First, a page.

How to Improve No Child Left Behind
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It looks like Congress will recess for the holidays before they take up the re-authorization of the No Child Left Behind Act. That means it's probably a safe bet to assume education will emerge as a central campaign issue in the run-up to regime change in Washington -- the 2008 elections.
In the meantime, plenty of suggestions will be offered as ways to improve NCLB 2.0. So like an open source programmer, I'll just contribute a bit of code just to get the idea ball rolling.
But, first, let's test your knowledge of noted achievers.
What did the famed attorney of the Scopes trial, Clarence Darrow's parents and teachers say about him when he was a school boy? That he would never be able to speak or write.
One of the intellectual giants of the 20th Century, philosopher Jean Paul Sarte had to pretend to do what? Read.
The towering literary figure Marcel Proust had problems in school. Why? He couldn't complete a paper.
What terrified Carl Jung as a student? Math.
What did Beethoven's tutor think about his pupil, who, by the way, is said to have never learned how to multiply or divide? His tutor thought he would never be a very good composer.
Fill in the blank. Behind his classmates in reading and writing, Pablo Picasso ___ school? Answer: Pablo Picasso hated school.
President Woodrow Wilson couldn't do what until he was eleven? Read.
Why did Thomas Edison run away from school? His teacher caned him for not paying attention or being able to sit still in class.
Okay, here's where the test gets a bit more challenging.
Harvard University Professor of Cognition and Education Howard Gardener made a name for himself with his work on "multiple intelligences." What are Gardener's seven intelligences?
Answer: linguistic, spatial, kinesthetic, musical, interpersonal, logical mathematical, intrapersonal.
Psychologist and dean of arts and sciences at Tufts University, Robert Sternberg is known for developing what theory? Answer: The "triarchic theory of intelligence," which is a fancy way of saying that there are three kinds of human intelligences: componential, contextual, and experiential.
"Intelligence tests and other tests of cognitive and academic skills measure part of the range of intellectual skills. They do not measure the whole range. One should not conclude that a person who does not test well is not smart. Rather, one should merely look at test scores as one indicator among many of a person's intellectual skills," Sternberg points out, which would explain why he served on the American Psychological Association task force that told Charles Murray and Richard Herrnstein where to stick their Bell Curve.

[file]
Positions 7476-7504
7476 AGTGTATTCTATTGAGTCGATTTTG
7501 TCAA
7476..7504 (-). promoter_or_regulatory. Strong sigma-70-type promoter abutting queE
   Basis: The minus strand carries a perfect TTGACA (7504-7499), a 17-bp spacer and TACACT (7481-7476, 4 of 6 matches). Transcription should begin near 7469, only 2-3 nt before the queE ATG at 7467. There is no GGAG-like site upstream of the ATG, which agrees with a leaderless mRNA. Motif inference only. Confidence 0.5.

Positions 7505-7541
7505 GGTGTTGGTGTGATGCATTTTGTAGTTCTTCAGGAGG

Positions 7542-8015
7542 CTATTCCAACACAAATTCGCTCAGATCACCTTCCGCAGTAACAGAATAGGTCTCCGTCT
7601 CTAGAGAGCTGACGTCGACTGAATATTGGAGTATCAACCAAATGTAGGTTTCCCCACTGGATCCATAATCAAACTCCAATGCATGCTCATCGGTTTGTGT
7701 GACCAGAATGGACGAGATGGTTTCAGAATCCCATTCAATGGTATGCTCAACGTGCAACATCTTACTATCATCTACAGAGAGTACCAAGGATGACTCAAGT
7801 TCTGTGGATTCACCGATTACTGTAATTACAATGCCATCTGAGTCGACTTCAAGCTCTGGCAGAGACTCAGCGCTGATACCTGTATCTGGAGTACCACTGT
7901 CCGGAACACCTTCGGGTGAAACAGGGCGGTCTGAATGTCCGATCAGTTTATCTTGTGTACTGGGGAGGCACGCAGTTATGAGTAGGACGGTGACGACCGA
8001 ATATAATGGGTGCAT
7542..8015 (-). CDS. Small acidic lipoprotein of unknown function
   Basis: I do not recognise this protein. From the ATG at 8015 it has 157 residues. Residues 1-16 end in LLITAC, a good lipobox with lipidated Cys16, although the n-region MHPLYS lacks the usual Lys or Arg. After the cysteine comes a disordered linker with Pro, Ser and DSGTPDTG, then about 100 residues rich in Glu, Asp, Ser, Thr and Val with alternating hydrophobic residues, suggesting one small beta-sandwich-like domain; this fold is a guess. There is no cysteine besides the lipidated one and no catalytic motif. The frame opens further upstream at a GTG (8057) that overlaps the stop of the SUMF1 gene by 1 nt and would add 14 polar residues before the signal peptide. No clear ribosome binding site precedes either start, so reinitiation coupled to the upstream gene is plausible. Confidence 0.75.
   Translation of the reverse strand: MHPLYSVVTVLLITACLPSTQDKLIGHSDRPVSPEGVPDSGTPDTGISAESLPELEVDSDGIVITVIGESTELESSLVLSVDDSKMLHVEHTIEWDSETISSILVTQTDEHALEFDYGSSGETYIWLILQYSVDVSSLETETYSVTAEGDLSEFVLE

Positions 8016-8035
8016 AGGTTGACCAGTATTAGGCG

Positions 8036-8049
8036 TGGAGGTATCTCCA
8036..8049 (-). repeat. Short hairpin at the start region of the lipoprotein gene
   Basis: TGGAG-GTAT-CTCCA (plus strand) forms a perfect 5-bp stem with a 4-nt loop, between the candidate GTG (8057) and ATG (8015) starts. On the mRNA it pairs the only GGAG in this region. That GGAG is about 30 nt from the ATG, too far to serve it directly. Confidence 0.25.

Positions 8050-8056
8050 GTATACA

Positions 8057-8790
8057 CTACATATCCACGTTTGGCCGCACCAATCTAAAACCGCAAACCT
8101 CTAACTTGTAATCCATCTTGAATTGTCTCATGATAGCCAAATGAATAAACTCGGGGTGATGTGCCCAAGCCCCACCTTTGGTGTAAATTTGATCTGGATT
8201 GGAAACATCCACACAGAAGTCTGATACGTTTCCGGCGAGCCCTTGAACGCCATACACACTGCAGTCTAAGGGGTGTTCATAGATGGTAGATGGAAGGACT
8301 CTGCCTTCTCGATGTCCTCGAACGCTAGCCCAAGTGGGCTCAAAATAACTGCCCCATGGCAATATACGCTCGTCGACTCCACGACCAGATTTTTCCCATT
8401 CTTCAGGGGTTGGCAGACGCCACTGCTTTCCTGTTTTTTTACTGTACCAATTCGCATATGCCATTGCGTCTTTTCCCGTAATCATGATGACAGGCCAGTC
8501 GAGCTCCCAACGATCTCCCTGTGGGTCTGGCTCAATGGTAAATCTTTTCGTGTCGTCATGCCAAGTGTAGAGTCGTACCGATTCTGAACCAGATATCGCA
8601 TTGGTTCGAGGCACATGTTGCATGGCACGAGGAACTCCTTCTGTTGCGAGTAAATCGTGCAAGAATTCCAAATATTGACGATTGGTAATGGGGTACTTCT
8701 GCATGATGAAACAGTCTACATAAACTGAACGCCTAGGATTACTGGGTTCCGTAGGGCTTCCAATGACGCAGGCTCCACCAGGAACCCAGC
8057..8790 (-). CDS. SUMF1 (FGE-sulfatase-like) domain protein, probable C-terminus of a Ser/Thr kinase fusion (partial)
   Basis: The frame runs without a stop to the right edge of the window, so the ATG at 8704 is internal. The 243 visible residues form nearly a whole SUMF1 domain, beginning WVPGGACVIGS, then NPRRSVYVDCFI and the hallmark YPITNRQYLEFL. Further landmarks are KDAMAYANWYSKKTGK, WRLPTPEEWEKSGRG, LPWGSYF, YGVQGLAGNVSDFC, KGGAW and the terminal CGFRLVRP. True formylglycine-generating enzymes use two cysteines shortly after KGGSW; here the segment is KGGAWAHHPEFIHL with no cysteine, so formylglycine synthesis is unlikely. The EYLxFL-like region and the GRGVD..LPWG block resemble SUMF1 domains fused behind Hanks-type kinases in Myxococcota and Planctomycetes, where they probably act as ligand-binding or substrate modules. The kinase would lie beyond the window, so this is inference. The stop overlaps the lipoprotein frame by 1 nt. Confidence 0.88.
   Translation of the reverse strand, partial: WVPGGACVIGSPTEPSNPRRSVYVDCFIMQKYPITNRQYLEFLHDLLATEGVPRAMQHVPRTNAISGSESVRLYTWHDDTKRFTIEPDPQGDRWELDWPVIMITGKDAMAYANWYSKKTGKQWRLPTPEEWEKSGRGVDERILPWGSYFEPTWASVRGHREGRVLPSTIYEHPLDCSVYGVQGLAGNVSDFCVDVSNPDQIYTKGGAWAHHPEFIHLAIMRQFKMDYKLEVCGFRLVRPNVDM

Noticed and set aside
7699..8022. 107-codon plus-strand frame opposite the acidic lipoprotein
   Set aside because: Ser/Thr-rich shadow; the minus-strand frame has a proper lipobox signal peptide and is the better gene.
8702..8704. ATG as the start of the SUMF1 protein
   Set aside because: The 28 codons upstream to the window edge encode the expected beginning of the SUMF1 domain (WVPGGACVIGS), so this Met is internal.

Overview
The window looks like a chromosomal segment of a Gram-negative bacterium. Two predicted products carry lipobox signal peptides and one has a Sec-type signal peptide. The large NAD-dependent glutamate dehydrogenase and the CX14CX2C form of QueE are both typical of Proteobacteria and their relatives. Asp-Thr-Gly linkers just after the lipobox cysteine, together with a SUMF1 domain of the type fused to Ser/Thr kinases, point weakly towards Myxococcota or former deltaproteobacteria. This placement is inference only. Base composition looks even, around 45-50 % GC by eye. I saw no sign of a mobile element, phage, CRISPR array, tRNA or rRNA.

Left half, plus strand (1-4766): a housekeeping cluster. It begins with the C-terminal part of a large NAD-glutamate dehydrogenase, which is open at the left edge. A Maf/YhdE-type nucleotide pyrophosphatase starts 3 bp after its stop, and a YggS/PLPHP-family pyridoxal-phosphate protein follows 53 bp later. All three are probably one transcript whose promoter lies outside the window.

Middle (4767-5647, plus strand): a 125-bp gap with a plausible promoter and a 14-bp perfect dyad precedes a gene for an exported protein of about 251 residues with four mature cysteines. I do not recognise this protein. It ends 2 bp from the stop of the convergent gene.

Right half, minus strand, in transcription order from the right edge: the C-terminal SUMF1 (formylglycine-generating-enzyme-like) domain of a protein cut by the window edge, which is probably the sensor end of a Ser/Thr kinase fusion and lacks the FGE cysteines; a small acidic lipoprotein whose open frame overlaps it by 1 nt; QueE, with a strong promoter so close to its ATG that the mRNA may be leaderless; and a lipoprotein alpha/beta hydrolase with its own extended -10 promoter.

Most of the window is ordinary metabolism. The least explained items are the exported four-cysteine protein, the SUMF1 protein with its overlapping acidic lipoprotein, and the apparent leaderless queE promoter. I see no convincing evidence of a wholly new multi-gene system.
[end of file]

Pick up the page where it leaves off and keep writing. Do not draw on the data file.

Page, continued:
The New York Times Education Life page reports had an article recently highlighting Sternberg's most recent effort. For the second year in a row, "Tufts is inviting applicants to write an optional essay to help admissions officers pinpoint qualities the university values -- practical intelligence, analytical ability, creativity and wisdom."
"These attributes make students intellectual leaders, according to Sternberg, a psychologist whose work on measuring intelligence inspired the experiment." I have no idea how to reconcile Gardener's seven types of intelligences with Sternberg's three, but the essence of what they're saying is articulated in psychiatrist and educational consultant Dawna Markova's book How Your Child Is Smart.
"Because of extensive research that has been done, and our own experience, we believe that children who have been taught through their natural learning styles become the achievers in school; those who experience difficulty do so because they are not being taught in ways that respond to how they learn."
OK, test over.
Here's my code (idea): before any new fill-in-the-bubble crazy NCLB legislation is considered, let's develop a test that measures multiple intelligences and think up a way to identify teachersâ€™ teaching styles.
Then, parents and teachers would have a better way to assess and adjust long-term learning plans that should be required for every student entering elementary school, matching them with the appropriate teaching styles along the way.
Is there a better learning environment than a place where a child's natural will to learn and their innate intelligence is tapped by a conducive teaching style? And what's more motivating to a teacher than a student willing to learn?
In the meantime, my oldest daughter and I have been college-shopping. With a passion for Spanish and poetry and genuine intellectual interest in cognitive science, she's due to graduate from high school next May (holding down a 3.8 cumulative GPA after three-and-half-years on strict AP/Honors diet). I'm going to encourage her to fill out an application for Tufts.